R.G. LeTourneau: The Man Who Moved the Earth

The story of R.G. LeTourneau, one of the more influential people involved in the earthmoving industry.


| May 2016


Farm Collector is supposed to be about farm stuff, right? However, rusty iron is rusty iron and I’m interested in it all, including earthmoving machinery. Maybe readers are as well, and so will enjoy this story about one of the more fascinating characters involved in earthmoving during the six decades from 1910 to 1970.

Born in 1888, Bob LeTourneau spent his first 12 years in Duluth, Minnesota, where his father built houses. Tired of Duluth’s cold winters, the family moved to Portland, Oregon, where there was a building boom in progress. At 14, Bob – 6 feet tall and 160 pounds – determined to quit school and go to work. Much against the wishes of his father, the boy started work in an iron foundry as an apprentice molder.

LeTourneau thrived on the hard work and was a fast learner, soon picking up enough to be able to do any job in the shop. Then the place burned down and he worked in foundries, survived the San Francisco earthquake, pulled stumps, worked at an electric company (where he learned to use a soldering torch), mined for gold and cleared farm land, until he injured himself badly with an axe.

While laid up, he took a correspondence course in auto mechanics, got a job at a car repair shop and became an excellent mechanic. In about 1910, he and a partner started a garage. His partner sold Regal cars and LeTourneau repaired whatever came in. Despite breaking his neck (literally) in a race car accident, LeTourneau and his business prospered. He even found time to study electricity and learned the then-new acetylene welding system.

LeTourneau married in 1917. During World War I, he worked as a ship builder at Mare Island Navy Yard in California. While there, he survived a bout of influenza.

Converting experience into business

After the war, LeTourneau ran into a tractor dealer he’d done work for in the past. He was asked to look at a Holt 75 owned by a big rancher. LeTourneau got it running, but the skeptical rancher told him to go level a 40-acre field and if the 75 was still O.K. at the end, he’d pay the repair bill and give LeTourneau $1 per hour for his work. But first he had to rebuild the worn-out Holt scraper. In the process, he learned a lot about scrapers and leveling land.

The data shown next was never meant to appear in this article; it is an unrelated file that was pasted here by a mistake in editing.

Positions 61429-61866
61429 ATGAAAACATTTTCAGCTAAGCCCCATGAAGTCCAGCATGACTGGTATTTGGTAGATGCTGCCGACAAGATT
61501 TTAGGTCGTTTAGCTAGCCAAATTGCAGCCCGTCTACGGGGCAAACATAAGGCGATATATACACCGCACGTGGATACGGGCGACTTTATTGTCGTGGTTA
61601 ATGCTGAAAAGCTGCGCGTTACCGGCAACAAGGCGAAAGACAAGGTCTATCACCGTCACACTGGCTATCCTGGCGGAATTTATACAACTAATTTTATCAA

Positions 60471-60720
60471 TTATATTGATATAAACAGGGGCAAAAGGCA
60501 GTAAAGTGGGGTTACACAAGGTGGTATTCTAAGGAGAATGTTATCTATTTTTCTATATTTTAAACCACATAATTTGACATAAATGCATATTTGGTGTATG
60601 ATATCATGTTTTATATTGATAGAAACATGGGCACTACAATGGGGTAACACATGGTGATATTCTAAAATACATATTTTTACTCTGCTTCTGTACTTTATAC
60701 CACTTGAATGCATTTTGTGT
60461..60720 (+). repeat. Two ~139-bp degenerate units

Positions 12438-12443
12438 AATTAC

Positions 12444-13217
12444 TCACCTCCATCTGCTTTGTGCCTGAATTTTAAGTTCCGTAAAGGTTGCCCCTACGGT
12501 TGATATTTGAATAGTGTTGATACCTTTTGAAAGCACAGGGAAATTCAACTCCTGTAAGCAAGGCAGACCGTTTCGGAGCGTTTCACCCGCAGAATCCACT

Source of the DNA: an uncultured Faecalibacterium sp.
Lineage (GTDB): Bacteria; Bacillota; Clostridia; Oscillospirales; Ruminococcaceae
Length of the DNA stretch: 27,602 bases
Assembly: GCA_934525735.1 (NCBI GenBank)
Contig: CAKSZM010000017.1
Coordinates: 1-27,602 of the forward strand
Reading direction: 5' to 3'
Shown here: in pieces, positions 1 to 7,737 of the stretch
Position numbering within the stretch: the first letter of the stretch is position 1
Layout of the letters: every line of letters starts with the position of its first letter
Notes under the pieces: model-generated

KenGould
4/14/2018 8:35:05 PM

Interesting - the building that RG Letourneau constructed across the river from Caterpillar in Peoria many years ago, has the R.G. Letourneau name formed into the brickwork at the street frontage. That building was part of a deal where RG sold his earthmoving division to the Westinghouse group in the 1950s. The building was then part of the Letourneau - Westinghouse company. Later, the building became the headquarters for WABCO, which was the name change after the Letourneau-Westinghouse name was retired. Wabco was bought out by Dresser. Dresser was bought out by Komatsu. Each name change has had a new sign mounted over the subject brickwork . Today, following the deal where Joy Global was purchased by Komatsu, the Letourneau name is again proudly a part of the Komatsu America head office complex. (Most likely still covered by the Komatsu sign.)


pmk
1/6/2018 2:51:56 PM

fdew - there’s a lot of RG’s influences still left in the former Longview Tx and Peoria Is, now Komatsu plants


pmk
1/6/2018 2:51:54 PM

fdew there’s a lot of RH’s spirit left in the old LeTourneau plants that are now Komatsu plants... Longview and Peoria







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